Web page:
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Friday, May 6, 2016

Tate signs on as newest Eagle

Wednesday, February 23, 2011

Larry Anderson's eyes have seen a lot.

They've seen a lot of students and they've also seen a lot of athletes.

That being the case, it takes a lot to really catch the eye of the longtime coach and administrator at Central Methodist University (CMU).

But Thayer's Bryan Tate managed to do just that.

Tate, a standout offensive lineman for the Thayer Bobcats, signed a letter of intent on Valentine's Day to play football next fall at Central Methodist University, located in Fayette.

Of course, being part of a high school football team that has won four straight district championships, and played in back-to-back Show-Me Bowls, will help a player grab the attention of most college coaches.

But according to Anderson, currently the director of admissions at CMU, in Tate's case, there was more to the story than just what the eyes see on the gridiron.

"He's a top of the line student. And that makes a huge difference," Anderson said. "Especially for a school like Central Methodist that is so strong academically. You're just not going to find many better students than him. You want kids to go on and get their college education and football is a way to help pay for school. But the bottom line is, we want them to get their degrees."

Obviously Anderson knows a good student when he sees one.

But he also knows what it takes to make a good football player, as well.

Before moving to the administrative side of things as CMU's director of admissions, Anderson was the Eagles' head football coach for several years.

Among one of Anderson's former players is Thayer Bobcat Head Coach Billy Webber -- Tate's high school coach.

That kind of brings Anderson's connection to THS full circle.

"Bryan has good feet, good strength and he's aggressive," said Anderson. "And we're going back to more of a running game type of offense next year, so I think he'll fit in and be a big plus for us. He'll make a rapid adjustment (to the college game) because he's so intelligent."

In addition to making first team All-District for his play on the offensive line this past season, Tate also made two All-State squads (Missouri Football Coaches Association and Missouri Sportswriters and Sportscasters).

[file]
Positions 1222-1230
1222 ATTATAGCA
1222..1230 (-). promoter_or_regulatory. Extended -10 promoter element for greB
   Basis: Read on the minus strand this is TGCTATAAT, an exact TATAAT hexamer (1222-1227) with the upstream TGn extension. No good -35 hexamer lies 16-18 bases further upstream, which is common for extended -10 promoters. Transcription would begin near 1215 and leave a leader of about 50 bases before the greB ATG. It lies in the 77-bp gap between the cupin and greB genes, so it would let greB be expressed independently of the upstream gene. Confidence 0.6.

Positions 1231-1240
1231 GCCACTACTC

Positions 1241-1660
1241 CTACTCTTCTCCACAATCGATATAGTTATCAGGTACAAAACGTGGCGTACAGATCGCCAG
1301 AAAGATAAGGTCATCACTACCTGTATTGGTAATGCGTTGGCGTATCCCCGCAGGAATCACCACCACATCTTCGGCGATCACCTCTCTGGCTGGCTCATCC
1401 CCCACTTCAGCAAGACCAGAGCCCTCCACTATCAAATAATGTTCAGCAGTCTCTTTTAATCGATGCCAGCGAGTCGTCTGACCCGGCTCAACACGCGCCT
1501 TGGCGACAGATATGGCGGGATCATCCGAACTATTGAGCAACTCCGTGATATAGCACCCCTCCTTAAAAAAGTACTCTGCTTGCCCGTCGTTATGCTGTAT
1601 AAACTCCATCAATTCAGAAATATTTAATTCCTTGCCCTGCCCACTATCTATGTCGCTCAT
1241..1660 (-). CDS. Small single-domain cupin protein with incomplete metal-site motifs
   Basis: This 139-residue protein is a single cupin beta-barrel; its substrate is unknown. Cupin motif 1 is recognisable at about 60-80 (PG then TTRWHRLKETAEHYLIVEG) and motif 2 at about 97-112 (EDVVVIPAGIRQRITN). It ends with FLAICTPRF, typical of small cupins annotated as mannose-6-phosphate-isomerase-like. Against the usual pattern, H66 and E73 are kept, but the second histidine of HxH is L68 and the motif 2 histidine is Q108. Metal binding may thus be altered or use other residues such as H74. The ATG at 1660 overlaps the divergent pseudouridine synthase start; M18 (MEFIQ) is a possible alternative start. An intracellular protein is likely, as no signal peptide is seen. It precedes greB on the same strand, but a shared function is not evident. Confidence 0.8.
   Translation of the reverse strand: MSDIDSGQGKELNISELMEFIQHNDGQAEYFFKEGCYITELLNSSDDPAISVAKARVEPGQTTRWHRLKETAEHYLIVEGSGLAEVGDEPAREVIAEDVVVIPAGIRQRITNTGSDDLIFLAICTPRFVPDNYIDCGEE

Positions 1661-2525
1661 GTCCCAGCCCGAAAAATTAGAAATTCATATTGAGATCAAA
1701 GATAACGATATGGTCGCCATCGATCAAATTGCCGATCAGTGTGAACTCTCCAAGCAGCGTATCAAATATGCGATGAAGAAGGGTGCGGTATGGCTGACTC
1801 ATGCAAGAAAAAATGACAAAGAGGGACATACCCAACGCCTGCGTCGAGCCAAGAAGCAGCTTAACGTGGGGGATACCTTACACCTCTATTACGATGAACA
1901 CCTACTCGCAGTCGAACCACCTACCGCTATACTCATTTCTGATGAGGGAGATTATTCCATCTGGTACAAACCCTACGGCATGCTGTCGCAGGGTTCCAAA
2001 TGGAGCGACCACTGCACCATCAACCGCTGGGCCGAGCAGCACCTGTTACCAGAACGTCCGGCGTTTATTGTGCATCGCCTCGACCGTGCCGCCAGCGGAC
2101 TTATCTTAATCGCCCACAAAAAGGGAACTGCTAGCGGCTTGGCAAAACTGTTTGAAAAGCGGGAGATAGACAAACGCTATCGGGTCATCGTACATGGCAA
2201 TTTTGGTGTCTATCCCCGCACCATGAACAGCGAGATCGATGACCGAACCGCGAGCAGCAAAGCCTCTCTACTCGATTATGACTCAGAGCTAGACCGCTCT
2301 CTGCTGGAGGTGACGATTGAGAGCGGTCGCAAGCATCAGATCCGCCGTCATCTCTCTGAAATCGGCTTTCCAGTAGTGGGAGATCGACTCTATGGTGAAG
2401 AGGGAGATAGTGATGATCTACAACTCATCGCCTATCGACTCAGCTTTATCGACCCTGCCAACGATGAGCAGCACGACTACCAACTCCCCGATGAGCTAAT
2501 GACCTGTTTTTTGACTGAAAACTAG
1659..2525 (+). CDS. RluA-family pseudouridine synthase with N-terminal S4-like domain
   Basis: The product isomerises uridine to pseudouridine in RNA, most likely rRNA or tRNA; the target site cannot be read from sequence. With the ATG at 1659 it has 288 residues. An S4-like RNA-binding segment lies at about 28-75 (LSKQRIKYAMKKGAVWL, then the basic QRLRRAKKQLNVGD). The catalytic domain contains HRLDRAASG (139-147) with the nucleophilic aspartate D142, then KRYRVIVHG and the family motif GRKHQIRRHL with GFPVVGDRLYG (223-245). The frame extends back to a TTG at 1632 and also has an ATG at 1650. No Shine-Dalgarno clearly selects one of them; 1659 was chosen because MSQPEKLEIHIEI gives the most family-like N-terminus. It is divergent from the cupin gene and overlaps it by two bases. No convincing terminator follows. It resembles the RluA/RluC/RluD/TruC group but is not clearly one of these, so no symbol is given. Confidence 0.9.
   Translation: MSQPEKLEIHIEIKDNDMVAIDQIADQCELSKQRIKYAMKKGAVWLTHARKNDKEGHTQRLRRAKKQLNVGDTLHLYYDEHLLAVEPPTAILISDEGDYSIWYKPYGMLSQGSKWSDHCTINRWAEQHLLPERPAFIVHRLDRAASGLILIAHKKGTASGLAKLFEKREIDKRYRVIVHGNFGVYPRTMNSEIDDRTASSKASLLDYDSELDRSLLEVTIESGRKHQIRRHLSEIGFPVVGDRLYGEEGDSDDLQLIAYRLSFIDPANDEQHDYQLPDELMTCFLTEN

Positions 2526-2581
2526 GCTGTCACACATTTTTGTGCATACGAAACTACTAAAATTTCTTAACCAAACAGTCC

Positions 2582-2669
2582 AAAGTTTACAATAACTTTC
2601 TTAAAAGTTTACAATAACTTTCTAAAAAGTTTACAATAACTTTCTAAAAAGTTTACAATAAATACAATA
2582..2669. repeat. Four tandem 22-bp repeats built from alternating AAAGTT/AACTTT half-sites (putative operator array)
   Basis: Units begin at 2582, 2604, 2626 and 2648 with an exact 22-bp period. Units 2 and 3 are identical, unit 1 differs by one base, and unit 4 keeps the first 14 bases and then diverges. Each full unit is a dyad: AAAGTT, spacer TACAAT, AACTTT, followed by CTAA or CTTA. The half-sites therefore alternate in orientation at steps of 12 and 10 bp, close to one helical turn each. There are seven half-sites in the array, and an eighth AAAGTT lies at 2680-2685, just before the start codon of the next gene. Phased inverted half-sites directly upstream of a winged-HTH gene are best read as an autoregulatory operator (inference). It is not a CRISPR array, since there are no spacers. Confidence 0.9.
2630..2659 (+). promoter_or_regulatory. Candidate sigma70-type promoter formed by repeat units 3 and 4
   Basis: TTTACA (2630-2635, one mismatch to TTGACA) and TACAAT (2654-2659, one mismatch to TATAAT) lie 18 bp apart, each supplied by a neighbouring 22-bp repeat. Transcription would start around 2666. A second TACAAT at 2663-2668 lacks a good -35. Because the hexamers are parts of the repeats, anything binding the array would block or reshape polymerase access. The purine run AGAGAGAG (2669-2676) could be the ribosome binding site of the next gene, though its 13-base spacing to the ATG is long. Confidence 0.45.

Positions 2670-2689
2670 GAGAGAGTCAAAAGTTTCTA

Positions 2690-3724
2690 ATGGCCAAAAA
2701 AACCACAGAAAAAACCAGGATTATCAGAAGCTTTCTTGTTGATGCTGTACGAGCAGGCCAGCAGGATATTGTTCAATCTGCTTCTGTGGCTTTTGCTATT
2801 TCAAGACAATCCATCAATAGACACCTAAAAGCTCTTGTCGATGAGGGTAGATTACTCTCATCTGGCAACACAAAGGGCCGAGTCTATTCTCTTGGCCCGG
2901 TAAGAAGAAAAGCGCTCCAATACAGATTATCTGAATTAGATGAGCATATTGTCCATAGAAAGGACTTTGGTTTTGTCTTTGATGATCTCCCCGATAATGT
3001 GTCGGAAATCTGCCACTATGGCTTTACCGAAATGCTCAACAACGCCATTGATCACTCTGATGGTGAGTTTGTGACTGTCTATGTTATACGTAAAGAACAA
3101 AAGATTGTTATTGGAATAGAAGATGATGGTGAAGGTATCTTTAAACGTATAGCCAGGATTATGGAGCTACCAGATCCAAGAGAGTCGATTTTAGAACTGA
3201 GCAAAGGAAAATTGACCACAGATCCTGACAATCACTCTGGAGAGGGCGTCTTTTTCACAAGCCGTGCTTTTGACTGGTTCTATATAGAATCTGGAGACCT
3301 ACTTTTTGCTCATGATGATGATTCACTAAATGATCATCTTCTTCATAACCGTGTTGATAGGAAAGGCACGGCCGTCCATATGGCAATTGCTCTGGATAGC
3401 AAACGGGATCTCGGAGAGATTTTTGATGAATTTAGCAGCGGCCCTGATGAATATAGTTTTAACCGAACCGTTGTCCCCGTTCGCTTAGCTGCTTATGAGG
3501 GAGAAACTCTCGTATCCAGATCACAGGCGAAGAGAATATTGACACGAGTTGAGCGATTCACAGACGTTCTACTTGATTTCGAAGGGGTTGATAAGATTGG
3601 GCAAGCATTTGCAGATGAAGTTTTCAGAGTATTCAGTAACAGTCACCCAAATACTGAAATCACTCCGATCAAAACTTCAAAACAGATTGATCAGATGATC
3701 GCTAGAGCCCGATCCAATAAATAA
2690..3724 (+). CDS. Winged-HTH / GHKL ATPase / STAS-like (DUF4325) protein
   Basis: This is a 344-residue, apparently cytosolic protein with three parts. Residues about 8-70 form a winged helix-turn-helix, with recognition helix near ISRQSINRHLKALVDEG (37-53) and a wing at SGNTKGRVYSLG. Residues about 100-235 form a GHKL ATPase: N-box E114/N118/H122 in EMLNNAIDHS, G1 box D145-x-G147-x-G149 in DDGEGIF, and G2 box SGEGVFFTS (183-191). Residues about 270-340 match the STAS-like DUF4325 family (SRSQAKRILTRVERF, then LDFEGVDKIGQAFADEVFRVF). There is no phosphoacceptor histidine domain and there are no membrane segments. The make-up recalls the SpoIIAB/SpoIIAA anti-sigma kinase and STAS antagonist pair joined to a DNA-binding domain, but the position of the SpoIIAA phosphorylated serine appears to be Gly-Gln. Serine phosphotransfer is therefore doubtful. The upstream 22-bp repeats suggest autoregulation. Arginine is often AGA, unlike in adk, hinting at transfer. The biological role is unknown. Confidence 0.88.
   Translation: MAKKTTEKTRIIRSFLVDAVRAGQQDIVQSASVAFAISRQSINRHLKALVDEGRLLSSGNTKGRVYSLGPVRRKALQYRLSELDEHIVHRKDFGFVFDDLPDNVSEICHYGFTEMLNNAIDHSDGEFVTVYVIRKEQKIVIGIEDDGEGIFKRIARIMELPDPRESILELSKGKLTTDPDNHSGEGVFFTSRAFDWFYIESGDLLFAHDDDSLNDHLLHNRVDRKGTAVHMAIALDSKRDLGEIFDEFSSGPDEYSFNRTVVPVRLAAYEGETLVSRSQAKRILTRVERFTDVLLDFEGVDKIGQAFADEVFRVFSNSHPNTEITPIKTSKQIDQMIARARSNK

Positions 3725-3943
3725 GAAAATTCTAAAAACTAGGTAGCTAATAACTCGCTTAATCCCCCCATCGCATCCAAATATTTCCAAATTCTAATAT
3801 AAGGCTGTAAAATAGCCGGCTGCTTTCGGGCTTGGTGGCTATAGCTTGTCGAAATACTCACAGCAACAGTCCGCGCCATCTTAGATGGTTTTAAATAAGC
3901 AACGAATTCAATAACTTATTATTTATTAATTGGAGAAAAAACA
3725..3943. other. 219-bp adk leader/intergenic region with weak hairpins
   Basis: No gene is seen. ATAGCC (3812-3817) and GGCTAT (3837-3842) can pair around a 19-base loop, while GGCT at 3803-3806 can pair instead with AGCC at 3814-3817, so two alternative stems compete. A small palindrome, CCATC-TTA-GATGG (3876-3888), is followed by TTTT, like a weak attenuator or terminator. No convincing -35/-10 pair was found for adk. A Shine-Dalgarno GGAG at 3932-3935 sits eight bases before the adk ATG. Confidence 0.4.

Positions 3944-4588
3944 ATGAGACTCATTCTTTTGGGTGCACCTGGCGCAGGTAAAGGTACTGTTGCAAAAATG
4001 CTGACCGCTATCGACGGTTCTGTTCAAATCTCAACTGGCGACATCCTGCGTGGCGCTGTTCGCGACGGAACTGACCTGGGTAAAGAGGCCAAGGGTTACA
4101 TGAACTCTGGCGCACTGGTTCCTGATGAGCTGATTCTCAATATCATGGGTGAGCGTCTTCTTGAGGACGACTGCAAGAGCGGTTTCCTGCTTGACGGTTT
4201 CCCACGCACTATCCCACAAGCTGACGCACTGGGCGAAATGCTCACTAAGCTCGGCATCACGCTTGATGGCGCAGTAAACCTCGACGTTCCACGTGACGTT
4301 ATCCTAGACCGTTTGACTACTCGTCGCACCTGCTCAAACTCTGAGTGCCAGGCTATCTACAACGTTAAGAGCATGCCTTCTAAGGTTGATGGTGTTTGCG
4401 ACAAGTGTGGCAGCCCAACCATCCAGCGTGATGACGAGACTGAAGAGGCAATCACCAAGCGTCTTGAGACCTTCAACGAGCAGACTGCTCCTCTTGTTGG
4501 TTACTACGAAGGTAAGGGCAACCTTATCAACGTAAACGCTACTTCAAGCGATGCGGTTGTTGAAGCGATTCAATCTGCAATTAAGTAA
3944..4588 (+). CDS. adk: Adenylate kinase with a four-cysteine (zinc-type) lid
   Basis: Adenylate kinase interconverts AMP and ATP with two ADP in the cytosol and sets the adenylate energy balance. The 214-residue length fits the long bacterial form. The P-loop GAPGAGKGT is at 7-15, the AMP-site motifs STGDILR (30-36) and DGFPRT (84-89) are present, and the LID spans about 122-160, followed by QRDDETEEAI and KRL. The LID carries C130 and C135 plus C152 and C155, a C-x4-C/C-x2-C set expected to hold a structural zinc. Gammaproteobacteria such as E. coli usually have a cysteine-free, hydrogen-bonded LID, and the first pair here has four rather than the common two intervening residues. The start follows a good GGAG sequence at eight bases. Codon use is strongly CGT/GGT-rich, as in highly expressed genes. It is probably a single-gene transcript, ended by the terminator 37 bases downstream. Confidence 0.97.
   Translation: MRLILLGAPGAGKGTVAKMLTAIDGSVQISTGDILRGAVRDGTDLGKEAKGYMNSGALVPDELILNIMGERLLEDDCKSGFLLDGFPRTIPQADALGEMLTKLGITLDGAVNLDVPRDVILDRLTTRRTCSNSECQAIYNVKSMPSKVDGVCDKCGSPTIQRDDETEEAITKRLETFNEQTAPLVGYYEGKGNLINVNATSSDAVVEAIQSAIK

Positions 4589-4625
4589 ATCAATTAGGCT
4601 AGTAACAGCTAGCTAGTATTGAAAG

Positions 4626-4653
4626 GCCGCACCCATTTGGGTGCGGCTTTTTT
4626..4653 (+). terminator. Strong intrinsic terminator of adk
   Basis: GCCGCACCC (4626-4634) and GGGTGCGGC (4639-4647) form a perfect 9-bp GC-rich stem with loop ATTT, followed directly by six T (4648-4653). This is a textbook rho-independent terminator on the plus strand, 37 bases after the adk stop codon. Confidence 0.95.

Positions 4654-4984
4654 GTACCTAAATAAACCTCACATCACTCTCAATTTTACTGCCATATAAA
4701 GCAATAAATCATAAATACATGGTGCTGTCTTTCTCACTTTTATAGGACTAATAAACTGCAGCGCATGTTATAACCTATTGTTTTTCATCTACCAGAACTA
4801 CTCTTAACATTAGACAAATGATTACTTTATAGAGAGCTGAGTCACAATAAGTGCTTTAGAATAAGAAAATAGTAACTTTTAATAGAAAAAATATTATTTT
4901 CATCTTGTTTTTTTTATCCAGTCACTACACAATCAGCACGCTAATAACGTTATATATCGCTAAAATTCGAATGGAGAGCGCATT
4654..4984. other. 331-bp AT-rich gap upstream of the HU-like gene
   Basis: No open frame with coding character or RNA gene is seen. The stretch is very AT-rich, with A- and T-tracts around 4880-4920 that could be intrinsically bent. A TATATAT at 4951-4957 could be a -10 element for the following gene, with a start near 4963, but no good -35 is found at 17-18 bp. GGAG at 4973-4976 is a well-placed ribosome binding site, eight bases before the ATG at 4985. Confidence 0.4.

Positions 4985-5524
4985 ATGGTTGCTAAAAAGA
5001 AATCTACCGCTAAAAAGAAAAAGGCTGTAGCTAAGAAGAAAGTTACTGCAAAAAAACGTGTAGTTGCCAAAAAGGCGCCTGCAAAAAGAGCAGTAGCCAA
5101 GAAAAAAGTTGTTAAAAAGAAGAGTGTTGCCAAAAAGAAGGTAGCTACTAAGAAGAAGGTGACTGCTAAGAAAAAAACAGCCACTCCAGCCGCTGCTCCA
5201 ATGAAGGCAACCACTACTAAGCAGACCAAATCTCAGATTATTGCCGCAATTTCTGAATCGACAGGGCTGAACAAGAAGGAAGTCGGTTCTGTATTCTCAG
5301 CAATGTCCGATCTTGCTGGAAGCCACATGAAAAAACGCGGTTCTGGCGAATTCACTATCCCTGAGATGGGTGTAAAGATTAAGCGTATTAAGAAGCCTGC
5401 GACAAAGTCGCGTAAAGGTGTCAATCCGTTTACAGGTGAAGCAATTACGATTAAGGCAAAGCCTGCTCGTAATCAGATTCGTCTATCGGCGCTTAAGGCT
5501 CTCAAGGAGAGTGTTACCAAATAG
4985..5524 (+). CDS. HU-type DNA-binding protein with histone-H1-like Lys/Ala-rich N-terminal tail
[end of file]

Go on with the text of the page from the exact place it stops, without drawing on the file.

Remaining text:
That's impressive.

But even more impressive was Tate's spot on the Academic All-State team, for the second year in a row.

If Tate needed any encouragement on where to attend college, he didn't have to look far to find one of CMU's biggest boosters.

"It's a really fine school. Their campus just seems to improve all the time," Webber said. "The main campus itself is a historical site. So it's an older school with a lot of tradition. And they've really improved a lot of their athletic facilities. There's turf on the football field now and they've re-done the whole stadium. And when I went there, the stadium had no lights. And now they do. They've got a brand-new weight room/locker room complex, so they've really done a lot in the last five years."

According to Webber, Tate has been a major factor in his team's history-making run the past four seasons.

"He's been a guy that we can always count on. He's a real good player -- really athletic for a lineman -- he's a big, strong kid, but he's also quick and fast," he said. "But probably more important than all that, one of the biggest things Bryan has going is he's a really smart player. When you put all those ingredients together, that helps to contribute to the success we've had."

When needed, Tate was even like an extention of his head coach on the football field.

"He could tell the other guys on the offensive line what their assignments were if they didn't know them," said Webber. "When you've got a guy that's played as many snaps as what he's played, that really makes you go as an offensive unit. And with his skill and his intelligence, he'll have a shot at playing time pretty soon (in college)."

Tate, whose dad George also played college football, said picking CMU was not a hard choice to make.

"I like the fact that it's got a small-town, family kind of atmosphere," he said. "And I like the coaches and I might get some playing time (next fall), so that all kind of added up to me choosing Central Methodist."

While he prepares to close the chapter on his high school career, there's little doubt that Tate will fondly remember his four years wearing the green-and-white of the Thayer Bobcats.

"Obviously the state (title) games stick out in my mind. But this is just a great team to be a part of," he Tate. "It's been a great four years. Most of the stuff I learned about offensive line play, I learned from coach Webber and my dad. So I'm hoping for a smooth transition to the college game."

Tate plans to major in criminal justice at Central Methodist.

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